The decision to end a relationship is always a difficult one to make, and even more difficult to execute. The loss of such a tremendously huge part of your life (or possibly even your identity, in a sense) can be extremely tough to recover from. Moreover, there are also many practicalities that one has to consider when it comes to divorce. Needless to say, it is an especially challenging (and not to mention painful) transition to make in life. You are flooded with so many debilitating emotions that it becomes difficult to think rationally in a situation where it is critically essential to think rationally. Divorce can certainly be both traumatic and confusing.
Overcoming the obstacles that a situation like this comes with and trying to reason calmly while resolving the tangles can be close to impossible to do on your own. However, divorce counselling can help you smoothly and effectively adapt, adjust and even thrive in the new circumstances that you find yourself in.
What is Divorce Counselling?
Divorce counselling helps you understand and accept the situation, your feelings and the problems that you’re facing. It takes you through a step-by-step process that helps you make more sense of the causes of your divorce and enables mental and emotional growth which ultimately helps you cope in a much more healthy manner.
Therapy for divorced couples takes place in a safe and comfortable space which allows you to think deeply about your relationship, discuss the emotions that you’re feeling and gain some clarity of thought.
Stages of Grief After Divorce
Initially, the first state that you are going to be in is that of denial. Even if you are the one who initiated the divorce and brought the idea to the table, you may be in denial of the reason you chose to do it for. However with some patience and help, appropriately experienced denial can help soften the blow of the shock of the break up, and eventually ends up leaving you with a mature acknowledgement and acceptance of the pain of the losses of the divorce.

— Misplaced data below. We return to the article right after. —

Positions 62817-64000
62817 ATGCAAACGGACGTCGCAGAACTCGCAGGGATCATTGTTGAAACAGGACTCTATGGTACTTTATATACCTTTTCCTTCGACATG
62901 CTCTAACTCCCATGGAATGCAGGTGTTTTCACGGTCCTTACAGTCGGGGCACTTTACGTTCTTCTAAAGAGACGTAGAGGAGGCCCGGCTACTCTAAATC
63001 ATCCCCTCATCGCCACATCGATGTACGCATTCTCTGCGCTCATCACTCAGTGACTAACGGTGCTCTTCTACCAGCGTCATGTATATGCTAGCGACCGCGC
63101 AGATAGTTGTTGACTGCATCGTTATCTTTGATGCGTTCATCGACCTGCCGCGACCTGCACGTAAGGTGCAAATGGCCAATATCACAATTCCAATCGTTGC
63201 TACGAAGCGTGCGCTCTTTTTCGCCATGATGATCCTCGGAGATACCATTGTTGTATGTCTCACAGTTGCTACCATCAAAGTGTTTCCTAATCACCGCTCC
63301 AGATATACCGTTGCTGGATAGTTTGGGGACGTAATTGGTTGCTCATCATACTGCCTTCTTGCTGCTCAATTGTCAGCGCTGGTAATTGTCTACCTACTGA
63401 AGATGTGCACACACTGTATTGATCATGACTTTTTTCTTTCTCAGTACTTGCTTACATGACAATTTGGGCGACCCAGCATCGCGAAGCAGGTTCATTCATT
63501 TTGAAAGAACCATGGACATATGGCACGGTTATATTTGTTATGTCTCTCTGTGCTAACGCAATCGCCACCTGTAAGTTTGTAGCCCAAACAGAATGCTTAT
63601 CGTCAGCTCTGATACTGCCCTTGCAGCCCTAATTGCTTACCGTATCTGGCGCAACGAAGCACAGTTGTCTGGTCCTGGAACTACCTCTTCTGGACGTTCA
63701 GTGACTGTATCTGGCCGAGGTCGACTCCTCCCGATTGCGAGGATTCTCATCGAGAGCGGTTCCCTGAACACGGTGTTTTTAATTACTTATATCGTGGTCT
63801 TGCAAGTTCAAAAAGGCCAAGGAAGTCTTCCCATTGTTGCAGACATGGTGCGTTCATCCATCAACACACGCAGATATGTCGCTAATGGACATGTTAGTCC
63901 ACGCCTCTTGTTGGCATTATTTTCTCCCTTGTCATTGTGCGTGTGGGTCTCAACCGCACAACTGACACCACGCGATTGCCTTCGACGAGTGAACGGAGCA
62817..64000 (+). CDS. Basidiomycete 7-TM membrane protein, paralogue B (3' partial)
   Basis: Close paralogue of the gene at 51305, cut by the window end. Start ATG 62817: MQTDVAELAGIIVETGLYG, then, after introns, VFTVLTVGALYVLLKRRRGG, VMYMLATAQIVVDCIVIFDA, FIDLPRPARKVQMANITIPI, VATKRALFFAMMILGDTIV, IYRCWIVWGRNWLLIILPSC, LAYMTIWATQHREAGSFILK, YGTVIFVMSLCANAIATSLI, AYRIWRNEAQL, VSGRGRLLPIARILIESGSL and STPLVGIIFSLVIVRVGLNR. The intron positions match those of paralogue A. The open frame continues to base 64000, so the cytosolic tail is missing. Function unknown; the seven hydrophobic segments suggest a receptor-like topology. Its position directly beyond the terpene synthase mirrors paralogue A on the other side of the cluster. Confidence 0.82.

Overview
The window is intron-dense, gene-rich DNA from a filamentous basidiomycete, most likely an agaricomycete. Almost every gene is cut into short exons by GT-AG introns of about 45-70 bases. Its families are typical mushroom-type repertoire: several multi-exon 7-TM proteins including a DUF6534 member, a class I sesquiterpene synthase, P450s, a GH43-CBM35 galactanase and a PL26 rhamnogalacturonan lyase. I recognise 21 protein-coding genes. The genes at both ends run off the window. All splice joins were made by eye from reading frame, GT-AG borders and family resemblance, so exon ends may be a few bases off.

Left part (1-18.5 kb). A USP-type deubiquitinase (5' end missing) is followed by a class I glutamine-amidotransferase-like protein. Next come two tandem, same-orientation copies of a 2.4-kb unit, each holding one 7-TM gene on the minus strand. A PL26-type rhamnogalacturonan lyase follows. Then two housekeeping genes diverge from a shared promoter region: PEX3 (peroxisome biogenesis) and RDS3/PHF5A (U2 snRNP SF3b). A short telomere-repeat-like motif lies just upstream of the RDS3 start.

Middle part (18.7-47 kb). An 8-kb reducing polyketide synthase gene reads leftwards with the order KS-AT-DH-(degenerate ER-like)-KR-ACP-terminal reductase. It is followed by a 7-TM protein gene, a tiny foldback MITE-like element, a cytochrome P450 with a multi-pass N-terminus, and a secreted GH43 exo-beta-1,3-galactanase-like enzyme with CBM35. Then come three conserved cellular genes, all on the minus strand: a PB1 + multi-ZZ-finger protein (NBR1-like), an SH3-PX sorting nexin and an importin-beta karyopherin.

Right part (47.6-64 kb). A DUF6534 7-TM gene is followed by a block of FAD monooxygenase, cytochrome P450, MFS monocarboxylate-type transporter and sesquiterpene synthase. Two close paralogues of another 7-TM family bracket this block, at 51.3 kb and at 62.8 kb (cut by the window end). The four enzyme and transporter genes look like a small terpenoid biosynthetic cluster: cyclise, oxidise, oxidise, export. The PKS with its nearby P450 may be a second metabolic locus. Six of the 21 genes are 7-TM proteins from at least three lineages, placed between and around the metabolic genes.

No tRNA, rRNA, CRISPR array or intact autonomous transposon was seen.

As the numbness of denial wears off, intense sentiments like that of fear, pain and hurt flood your senses. While this is a normal stage of grief and you need to accept your feelings whilst not trying to judge yourself or overly criticize yourself for feeling angry, you need to understand that you cannot indulge in angry behaviour towards or ex-spouse or children (as it is violent, destructive and never leads to anything good).
Improperly managed anger might lead to futile conflict which may devastate the children (if you have any) and it renders one too bitter and resentful to think or act rationally in a very sensitive situation. This may cause a lot of disruption in your life. However, if managed properly and experienced as a temporary stage, it can enable you to finally make the emotional break from your partner.
Bargaining is an attempt to mend the damage done by divorce and trying to avoid the end of the relationship by pretending to be okay and making promises or asking for changes in behaviour from your partner. This could come from a place of unrealistic perception of the circumstances like thinking as though you’d never find someone to love or you might never be able to move on.
However, if you and your partner are both going through this stage then there could be chances of you two trying to work it out for a while. But if the initial reason for divorce is present then it wouldn’t work.